Hybrid selection is just one of Stone’s risk management tools. Risk management combined with diversity is the keys to success of farming in Robeson County with its large variation of soil types. It is a strategy Stone has used every year since he returned to the farm in 1996.

“Risk management is important in everything we do,” Stone said. “Hedging out crops is our most important risk management tool, but irrigation is a form of risk management because it takes drought out of the equation.”

Stone stresses the importance of diversity in staying in business both in the good times of high commodity prices and today’s tough times where commodity prices are falling.

In addition to corn, the Stones also produce wheat and soybeans on their 2,300 acres. Just about all the soybeans are double cropped behind wheat. In addition, P&S Farms   grows 2.5 acres of strawberries and four acres of sweet corn to sell at their own roadside market.  In addition, they raise 10,000 hogs under contract with Murphy Brown and they have a small beef cattle herd with 70 mama cows.

“We’re not diversified because we want to be, we’re diversified because we have to be. This diversity helps us spread our risk,” Stone said.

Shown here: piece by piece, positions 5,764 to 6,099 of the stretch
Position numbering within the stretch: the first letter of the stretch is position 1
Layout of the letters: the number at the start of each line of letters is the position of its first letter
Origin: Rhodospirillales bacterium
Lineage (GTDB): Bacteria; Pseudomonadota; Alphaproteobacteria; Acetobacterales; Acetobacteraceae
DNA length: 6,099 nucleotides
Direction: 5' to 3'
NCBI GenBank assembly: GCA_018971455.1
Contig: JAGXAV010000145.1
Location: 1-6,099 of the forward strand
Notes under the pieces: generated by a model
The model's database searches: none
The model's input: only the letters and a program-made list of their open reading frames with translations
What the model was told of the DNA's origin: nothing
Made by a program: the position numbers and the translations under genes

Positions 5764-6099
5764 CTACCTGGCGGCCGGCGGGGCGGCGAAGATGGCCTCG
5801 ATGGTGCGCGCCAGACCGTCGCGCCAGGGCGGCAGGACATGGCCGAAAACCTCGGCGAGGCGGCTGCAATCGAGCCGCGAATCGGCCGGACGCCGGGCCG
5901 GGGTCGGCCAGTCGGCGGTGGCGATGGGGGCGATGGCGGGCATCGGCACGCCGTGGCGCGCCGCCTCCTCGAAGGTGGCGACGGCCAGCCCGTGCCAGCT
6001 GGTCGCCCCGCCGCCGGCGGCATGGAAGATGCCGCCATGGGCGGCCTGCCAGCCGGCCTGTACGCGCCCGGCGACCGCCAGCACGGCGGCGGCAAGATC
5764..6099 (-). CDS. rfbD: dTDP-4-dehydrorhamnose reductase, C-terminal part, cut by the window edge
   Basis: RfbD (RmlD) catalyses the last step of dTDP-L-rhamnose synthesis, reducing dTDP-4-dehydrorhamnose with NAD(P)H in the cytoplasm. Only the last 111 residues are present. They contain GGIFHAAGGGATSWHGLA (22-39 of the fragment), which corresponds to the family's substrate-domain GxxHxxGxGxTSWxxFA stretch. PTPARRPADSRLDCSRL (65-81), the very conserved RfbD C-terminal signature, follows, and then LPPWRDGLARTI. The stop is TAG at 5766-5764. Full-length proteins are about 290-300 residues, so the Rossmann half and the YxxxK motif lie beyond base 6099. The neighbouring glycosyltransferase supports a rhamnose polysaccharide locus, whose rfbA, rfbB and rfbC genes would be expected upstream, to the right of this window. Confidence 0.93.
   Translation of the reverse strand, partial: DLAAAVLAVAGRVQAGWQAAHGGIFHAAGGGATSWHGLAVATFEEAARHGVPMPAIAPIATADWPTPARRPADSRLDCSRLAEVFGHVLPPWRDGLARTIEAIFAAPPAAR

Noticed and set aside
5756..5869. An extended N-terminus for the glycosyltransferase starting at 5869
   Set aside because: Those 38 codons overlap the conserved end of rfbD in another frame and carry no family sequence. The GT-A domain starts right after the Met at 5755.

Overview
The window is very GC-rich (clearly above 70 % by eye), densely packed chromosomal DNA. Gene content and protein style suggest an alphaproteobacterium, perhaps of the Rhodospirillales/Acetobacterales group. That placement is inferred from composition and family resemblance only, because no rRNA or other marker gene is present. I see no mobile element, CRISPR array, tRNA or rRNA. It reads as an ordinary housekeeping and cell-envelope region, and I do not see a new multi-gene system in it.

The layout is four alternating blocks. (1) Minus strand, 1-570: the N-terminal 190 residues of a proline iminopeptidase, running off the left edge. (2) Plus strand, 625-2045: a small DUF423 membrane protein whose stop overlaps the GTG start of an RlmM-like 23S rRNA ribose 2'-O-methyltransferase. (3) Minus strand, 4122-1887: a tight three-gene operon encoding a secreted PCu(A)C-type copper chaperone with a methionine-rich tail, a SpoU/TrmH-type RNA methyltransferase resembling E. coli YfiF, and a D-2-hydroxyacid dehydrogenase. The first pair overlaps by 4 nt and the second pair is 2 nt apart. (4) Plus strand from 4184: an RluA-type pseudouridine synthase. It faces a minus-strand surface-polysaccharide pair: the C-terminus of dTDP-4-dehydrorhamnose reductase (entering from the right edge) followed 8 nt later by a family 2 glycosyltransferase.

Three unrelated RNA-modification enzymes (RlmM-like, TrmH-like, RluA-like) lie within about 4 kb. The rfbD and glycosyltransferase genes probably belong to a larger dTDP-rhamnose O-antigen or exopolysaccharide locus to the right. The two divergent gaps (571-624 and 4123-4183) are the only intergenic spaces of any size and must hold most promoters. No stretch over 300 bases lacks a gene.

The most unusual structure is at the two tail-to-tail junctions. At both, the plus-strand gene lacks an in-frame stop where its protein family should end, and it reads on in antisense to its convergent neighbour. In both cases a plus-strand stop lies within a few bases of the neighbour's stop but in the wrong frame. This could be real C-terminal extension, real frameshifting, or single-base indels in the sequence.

Soybeans are an important part of the operation. And now that corn harvest is wrapped up, Stone is gearing up for soybean harvest. “Our soybeans are really looking good this year. The late season rains really helped, and we planted a new Group VII Pioneer variety that looks pretty impressive at this point. I’m anxious to see what it looks like when the leaves fall and we run the combine,” Stone said.

All of the beans on P&S Farms are seed beans, produced for Pioneer. Producing seed beans is yet another part of the family’s diversity mix on the farm.

P&S Farms (the “P” stands for Proctor, and the “S” stands for Stone) is family owned and operated. Stone and his wife Missy work with his dad Tommy and mother Bonnie. Tommy Stone joined his father-in-law Henry Proctor in 1976 when the two formed P&S Farms. Stone is hopeful the next generation will be able to take over when the time comes. Bo and Missy have three children, Sarah Grace, 13; Olivia, 11; and Thompson, 7.